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CALIFORNIA: THE POLITICS OF DIVERSITY, 9th Edition, explores the uniqueness and excitement of California's political environment through two key themes: diversity and hyperpluralism. Experienced educators with backgrounds in state and local government, Lawrence and Cummins bring an informed, insightful perspective to the examination of the numerous pressures that make governing the state increasingly challenging. This edition adds student learning outcomes, which highlight the central ideas and points that students should take away from each chapter. The text is also written in an easily accessible way that provides examples particularly interesting to students. Important Notice: Media content referenced within the product description or the product text may not be available in the ebook version.

Coastal Sage

Author: Thomas J. Osborne
Publisher: Univ of California Press
ISBN: 0520958918
Format: PDF
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There are moments when we forget how fortunate we are to have the California coast. The state is home to 1,100 miles of uninterrupted coastline defined by long stretches of beach and jagged rocky cliffs. Coastal Sage chronicles the career and accomplishments of Peter Douglas, the longest-serving executive director of the California Coastal Commission. For nearly three decades, Douglas fought to keep the California coast public, prevent overdevelopment, and safeguard habitat. In doing so, Douglas emerged as a leading figure in the contemporary American environmental movement and influenced public conservation efforts across the country. He coauthored California’s foundational laws pertaining to shoreline management and conservation: Proposition 20 and the California Coastal Act. Many of the political battles to save the coast from overdevelopment and secure public access are revealed for the first time in this study of the leader who was at once a visionary, warrior, and coastal sage.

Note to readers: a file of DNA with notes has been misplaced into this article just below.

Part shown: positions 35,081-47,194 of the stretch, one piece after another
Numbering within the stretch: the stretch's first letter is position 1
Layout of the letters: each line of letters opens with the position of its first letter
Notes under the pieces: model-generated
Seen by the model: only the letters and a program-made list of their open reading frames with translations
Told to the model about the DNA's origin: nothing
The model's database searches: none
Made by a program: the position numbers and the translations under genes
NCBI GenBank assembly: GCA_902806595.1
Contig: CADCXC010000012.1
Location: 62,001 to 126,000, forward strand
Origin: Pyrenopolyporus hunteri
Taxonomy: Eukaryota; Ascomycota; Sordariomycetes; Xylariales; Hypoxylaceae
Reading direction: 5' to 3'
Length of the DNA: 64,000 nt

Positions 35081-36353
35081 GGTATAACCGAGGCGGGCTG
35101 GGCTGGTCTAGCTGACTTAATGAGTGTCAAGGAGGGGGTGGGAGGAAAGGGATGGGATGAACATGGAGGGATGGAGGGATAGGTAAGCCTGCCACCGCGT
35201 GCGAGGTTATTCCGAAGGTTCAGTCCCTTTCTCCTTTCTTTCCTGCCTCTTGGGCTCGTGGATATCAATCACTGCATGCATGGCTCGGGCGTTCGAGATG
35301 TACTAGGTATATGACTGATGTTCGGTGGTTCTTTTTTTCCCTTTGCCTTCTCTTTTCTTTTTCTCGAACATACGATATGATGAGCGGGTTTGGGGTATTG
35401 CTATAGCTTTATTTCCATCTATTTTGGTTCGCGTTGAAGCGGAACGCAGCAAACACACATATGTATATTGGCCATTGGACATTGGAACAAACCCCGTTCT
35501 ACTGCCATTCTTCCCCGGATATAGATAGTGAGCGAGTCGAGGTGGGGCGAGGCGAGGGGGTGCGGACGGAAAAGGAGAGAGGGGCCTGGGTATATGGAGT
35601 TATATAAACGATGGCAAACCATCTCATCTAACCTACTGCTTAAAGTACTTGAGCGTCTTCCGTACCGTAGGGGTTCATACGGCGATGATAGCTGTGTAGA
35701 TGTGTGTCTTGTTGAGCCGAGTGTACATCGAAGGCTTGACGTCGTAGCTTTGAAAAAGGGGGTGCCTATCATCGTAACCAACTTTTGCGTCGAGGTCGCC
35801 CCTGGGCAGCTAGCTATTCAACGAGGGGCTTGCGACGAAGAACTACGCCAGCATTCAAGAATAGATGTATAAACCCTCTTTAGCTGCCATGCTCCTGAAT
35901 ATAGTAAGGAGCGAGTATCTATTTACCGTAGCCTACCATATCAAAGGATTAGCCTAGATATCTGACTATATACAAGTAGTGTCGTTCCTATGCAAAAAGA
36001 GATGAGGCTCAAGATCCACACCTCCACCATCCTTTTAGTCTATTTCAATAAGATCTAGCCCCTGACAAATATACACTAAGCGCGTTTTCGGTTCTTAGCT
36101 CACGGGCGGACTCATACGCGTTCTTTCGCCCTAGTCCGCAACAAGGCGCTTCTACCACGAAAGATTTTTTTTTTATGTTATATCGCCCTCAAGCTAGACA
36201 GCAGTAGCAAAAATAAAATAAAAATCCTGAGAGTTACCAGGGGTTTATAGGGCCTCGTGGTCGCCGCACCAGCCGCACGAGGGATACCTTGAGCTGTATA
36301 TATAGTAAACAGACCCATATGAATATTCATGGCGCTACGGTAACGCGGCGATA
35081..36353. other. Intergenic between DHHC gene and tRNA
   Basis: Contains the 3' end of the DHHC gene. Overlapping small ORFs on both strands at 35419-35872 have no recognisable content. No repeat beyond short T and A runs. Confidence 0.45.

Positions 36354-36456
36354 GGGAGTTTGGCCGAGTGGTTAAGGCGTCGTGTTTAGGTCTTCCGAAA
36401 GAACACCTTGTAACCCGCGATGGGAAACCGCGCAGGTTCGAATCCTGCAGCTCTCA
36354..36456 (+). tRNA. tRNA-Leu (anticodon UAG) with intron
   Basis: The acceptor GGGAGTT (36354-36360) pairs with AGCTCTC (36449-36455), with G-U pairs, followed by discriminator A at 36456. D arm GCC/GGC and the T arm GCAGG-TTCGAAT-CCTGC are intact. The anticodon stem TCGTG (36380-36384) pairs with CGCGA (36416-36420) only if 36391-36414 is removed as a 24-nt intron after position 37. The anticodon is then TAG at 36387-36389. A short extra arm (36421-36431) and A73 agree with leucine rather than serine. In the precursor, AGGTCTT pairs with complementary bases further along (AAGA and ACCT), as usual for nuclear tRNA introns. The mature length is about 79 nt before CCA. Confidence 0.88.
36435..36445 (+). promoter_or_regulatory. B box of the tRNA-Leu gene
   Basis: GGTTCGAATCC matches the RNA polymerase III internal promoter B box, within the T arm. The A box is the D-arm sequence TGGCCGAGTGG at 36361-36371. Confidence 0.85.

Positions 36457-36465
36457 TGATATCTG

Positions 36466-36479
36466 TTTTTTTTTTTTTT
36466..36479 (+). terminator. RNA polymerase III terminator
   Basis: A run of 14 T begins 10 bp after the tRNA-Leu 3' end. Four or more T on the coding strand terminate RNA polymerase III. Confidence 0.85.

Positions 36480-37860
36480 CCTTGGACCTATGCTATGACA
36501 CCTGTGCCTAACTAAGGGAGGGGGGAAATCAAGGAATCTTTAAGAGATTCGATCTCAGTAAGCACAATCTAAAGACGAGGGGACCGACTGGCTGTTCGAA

A Companion to California History

Author: William Deverell
Publisher: John Wiley & Sons
ISBN: 1444305042
Format: PDF, ePub, Docs
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This volume of original essays by leading scholars is an innovative, thorough introduction to the history and culture of California. Includes 30 essays by leading scholars in the field Essays range widely across perspectives, including political, social, economic, and environmental history Essays with similar approaches are paired and grouped to work as individual pieces and as companions to each other throughout the text Produced in association with the Huntington-USC Institute on California and the West

The Atlas of California

Author: Richard A. Walker
Publisher: Univ of California Press
ISBN: 0520966864
Format: PDF, Kindle